I can understand taking a fresh approach to old, stale material, but Dylan’s re-inventions reduced beloved favorites like “Visions of Johanna”, “Shelter from the Storm” and, yeah, even “Blowing in the Wind” to a discordant and indistinguishable mush.  Was there a single song off his latest (B+) album, “Tempest”? If there was, I didn’t hear it. There was a perfunctory rendering of “Man in the Long Black Coat”, an epic tune casually tossed off, a forgettable five-minute abridgement. I cannot think of one song other than the opener “Watching the River Flow” that worked all the way through.

On those rare occasions when the band finally did cut loose—during extended jams on “Highway 61″ and “Levee’s Gonna Break”—we got a hint of what might have been possible, had they, like the thoroughbreds they are, been given their head and allowed to run. I found it maddening to watch superb artists diminished and under-utilized to that extent.

Only one other recent experience in the arts left me as angry and disillusioned with a revered artist and that was a viewing of Jean-Luc Godard’s “Film Socialisme”. Like Dylan, Godard has what I think is an unhealthy contempt for his audience and, as a result, “Film Socialisme” is a futile mess, a blot on a distinguished, ground-breaking career.  This attitude that you can continually flip the bird at people who pay good money and come to your work expecting to be enlightened or entertained or just not bored, exposes artists at the end of their creative rope, an acknowledgement that if you can no longer provide the goods, you might as well sell the rubes lusterless trinkets and spent tailings from exhausted mines.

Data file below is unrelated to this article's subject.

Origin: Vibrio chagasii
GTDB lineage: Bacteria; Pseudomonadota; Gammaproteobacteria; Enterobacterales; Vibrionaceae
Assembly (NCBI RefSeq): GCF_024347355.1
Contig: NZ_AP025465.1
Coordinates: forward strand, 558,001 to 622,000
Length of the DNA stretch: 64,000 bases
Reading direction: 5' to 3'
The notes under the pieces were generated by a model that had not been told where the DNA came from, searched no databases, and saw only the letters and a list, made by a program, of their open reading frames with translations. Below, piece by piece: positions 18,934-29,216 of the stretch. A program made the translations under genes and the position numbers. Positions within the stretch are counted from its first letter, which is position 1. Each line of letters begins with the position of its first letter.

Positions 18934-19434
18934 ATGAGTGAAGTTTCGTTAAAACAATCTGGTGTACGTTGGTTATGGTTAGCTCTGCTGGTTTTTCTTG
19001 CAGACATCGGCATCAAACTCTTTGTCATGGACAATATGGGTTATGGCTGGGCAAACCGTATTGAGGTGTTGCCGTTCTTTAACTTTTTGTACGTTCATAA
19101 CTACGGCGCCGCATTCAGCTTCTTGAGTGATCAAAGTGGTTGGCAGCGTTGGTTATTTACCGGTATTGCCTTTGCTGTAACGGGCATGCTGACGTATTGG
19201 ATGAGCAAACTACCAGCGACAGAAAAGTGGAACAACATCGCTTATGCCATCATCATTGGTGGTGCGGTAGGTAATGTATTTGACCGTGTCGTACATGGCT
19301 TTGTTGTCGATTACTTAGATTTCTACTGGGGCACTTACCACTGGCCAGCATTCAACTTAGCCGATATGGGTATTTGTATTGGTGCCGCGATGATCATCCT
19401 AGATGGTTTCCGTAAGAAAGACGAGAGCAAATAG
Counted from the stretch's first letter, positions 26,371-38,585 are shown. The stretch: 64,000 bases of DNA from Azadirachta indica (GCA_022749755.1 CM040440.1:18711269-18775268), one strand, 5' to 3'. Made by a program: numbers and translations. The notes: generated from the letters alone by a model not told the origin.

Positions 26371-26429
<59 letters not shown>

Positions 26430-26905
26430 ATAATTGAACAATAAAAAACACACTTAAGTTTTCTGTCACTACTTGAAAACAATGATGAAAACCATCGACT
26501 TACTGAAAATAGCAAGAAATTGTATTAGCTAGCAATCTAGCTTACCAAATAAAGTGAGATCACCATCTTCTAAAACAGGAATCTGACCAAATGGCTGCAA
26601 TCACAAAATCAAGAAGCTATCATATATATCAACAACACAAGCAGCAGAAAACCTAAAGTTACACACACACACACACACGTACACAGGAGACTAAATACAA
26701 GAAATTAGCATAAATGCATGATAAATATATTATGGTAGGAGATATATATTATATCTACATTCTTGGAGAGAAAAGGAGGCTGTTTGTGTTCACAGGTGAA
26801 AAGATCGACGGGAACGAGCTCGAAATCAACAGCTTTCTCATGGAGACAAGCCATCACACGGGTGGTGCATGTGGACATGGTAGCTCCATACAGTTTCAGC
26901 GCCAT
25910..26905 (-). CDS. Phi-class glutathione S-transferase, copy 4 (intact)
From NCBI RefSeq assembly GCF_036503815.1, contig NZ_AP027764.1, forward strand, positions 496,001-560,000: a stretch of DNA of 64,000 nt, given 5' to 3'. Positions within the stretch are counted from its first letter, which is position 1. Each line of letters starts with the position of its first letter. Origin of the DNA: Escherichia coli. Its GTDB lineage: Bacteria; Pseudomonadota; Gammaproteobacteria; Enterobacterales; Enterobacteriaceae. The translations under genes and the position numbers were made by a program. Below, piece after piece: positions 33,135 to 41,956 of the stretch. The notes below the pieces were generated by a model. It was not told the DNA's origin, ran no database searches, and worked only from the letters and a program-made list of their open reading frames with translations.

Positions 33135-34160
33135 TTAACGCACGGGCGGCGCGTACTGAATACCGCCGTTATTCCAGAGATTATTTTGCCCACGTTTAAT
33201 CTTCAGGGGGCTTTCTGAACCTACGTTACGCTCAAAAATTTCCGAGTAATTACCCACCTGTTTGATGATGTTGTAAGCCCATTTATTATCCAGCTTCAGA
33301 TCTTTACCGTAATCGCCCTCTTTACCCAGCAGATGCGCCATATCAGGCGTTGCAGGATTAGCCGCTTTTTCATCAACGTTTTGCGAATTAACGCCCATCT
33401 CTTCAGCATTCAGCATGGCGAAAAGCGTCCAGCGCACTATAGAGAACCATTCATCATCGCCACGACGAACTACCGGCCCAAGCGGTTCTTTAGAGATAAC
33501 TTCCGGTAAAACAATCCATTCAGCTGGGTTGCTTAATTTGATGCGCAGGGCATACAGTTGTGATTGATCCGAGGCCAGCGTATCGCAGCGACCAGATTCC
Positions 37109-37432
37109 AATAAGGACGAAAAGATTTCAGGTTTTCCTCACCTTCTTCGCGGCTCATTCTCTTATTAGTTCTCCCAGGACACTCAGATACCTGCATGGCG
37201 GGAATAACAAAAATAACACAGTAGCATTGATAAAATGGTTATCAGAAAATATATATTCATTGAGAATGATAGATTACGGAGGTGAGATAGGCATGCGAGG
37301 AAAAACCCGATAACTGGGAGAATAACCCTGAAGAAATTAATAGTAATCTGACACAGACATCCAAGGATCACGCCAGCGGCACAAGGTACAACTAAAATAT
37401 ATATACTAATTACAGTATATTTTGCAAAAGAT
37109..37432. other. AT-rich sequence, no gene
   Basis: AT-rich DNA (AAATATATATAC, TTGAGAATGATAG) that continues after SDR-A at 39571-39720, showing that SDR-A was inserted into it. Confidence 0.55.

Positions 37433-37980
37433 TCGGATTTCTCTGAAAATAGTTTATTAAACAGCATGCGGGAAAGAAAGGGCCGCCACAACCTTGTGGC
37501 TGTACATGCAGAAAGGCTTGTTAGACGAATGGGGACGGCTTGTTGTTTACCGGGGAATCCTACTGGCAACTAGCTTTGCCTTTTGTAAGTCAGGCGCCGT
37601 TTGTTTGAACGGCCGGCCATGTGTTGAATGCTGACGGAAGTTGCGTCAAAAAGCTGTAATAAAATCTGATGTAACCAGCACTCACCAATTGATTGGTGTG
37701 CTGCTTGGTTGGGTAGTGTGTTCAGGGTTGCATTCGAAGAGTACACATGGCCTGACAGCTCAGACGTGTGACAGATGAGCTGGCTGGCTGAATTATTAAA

I think it’s a shameful stance, childish and self-indulgent. While Dylan was under no onus to play pre-packaged, excruciatingly faithful renditions of his classics, he was obliged to at least make them recognizable versions of the originals. And though he may think of himself the consummate iconoclast and contrarian for refusing to cater to the crowd, he also revealed himself as a man no longer able to rock and roll.
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I would be remiss if I didn’t sing praises of Zimmie’s opening act, the great Mark Knopfler and his stellar accompanying band.

Now this lad knows the score.

He avoided playing all but one of his “Dire Staits”-era hits (“So Far Away”), yet left those present cheered and enlivened by his musicianship, poise and presence. He teasingly responded to those dolts who like to shout out requests from the floor (do you people know how fucking retarded you sound to everyone else), and played his heart out, generously collaborating with his musicians, recognizing their virtuoso skills.

Some of us wondered ahead of time why Dylan would choose such a celebrated artist, a headliner in his own right, to take to the stage ahead of him. Both share a love of history, epic ballads, cinematic storylines—they could well be brothers in arms.